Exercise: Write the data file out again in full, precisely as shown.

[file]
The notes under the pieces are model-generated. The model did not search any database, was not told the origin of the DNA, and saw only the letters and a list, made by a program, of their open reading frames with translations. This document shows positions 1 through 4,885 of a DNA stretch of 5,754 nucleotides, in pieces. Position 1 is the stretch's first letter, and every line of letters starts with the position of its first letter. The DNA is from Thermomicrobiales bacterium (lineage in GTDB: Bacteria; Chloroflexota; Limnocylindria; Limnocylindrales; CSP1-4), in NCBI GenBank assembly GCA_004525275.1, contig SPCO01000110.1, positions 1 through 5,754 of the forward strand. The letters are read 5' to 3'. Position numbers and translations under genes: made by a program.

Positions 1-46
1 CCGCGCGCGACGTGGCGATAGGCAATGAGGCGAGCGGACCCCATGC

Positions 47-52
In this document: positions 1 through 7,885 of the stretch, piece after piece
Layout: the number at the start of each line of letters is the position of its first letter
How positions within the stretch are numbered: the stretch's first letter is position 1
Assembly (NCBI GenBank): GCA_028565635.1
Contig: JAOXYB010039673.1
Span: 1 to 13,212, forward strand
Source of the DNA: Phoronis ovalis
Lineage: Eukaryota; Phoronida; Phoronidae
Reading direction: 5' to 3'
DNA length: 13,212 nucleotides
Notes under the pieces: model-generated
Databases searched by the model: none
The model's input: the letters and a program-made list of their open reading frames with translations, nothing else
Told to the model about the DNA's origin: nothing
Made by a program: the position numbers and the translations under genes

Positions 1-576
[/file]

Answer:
The notes under the pieces are model-generated. The model did not search any database, was not told the origin of the DNA, and saw only the letters and a list, made by a program, of their open reading frames with translations. This document shows positions 1 through 4,885 of a DNA stretch of 5,754 nucleotides, in pieces. Position 1 is the stretch's first letter, and every line of letters starts with the position of its first letter. The DNA is from Thermomicrobiales bacterium (lineage in GTDB: Bacteria; Chloroflexota; Limnocylindria; Limnocylindrales; CSP1-4), in NCBI GenBank assembly GCA_004525275.1, contig SPCO01000110.1, positions 1 through 5,754 of the forward strand. The letters are read 5' to 3'. Position numbers and translations under genes: made by a program.

Positions 1-46
1 CCGCGCGCGACGTGGCGATAGGCAATGAGGCGAGCGGACCCCATGC

Positions 47-52
In this document: positions 1 through 7,885 of the stretch, piece after piece
Layout: the number at the start of each line of letters is the position of its first letter
How positions within the stretch are numbered: the stretch's first letter is position 1
Assembly (NCBI GenBank): GCA_028565635.1
Contig: JAOXYB010039673.1
Span: 1 to 13,212, forward strand
Source of the DNA: Phoronis ovalis
Lineage: Eukaryota; Phoronida; Phoronidae
Reading direction: 5' to 3'
DNA length: 13,212 nucleotides
Notes under the pieces: model-generated
Databases searched by the model: none
The model's input: the letters and a program-made list of their open reading frames with translations, nothing else
Told to the model about the DNA's origin: nothing
Made by a program: the position numbers and the translations under genes

Positions 1-576